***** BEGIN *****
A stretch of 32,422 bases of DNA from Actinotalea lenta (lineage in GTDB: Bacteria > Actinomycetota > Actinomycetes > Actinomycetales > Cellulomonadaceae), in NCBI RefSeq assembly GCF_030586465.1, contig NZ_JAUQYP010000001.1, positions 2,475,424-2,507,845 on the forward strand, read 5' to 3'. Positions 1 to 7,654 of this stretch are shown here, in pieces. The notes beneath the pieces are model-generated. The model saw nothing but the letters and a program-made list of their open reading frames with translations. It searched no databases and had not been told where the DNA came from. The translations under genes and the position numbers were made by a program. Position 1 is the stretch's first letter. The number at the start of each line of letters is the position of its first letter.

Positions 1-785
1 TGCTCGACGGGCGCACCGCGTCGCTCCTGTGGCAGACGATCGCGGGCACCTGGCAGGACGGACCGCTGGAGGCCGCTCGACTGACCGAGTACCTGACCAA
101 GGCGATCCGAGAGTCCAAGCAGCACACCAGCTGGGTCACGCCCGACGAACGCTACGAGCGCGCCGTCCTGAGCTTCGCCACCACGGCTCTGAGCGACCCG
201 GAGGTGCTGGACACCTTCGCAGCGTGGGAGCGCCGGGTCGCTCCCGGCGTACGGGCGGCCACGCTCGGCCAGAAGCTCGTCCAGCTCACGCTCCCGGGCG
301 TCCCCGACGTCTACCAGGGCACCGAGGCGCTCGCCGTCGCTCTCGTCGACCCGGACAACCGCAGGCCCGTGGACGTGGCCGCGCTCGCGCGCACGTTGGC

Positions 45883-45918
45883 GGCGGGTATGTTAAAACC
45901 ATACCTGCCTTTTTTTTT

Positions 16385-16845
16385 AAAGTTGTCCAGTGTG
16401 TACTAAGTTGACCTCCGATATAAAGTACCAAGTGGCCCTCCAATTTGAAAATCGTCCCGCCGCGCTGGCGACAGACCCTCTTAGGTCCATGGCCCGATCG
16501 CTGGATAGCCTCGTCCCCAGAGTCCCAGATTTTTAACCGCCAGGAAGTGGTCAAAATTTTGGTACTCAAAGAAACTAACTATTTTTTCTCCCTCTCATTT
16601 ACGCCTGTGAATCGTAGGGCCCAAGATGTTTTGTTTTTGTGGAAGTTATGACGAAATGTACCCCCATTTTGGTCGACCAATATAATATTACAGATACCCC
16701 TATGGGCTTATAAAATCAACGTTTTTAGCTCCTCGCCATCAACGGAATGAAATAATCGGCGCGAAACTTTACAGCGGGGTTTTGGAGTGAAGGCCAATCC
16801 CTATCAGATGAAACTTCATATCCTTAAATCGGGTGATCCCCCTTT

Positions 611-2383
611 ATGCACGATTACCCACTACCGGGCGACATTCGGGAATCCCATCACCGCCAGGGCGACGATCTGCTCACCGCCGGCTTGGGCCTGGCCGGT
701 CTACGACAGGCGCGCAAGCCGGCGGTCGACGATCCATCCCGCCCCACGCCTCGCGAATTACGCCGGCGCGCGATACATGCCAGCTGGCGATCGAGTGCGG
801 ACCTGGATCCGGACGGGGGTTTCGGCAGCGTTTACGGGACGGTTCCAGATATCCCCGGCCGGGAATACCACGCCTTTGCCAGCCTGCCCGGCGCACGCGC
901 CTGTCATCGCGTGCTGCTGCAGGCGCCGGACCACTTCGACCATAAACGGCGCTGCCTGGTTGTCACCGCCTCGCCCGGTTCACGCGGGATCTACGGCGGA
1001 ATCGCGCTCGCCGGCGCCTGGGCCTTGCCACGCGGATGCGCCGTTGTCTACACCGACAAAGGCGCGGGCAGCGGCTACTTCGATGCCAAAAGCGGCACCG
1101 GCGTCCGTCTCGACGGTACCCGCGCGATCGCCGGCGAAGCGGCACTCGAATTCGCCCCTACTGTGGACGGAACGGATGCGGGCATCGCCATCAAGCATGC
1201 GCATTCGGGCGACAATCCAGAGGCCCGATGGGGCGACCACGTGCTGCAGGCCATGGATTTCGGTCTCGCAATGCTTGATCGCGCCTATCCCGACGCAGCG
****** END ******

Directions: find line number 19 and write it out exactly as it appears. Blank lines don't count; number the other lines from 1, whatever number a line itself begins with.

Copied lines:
701 CTACGACAGGCGCGCAAGCCGGCGGTCGACGATCCATCCCGCCCCACGCCTCGCGAATTACGCCGGCGCGCGATACATGCCAGCTGGCGATCGAGTGCGG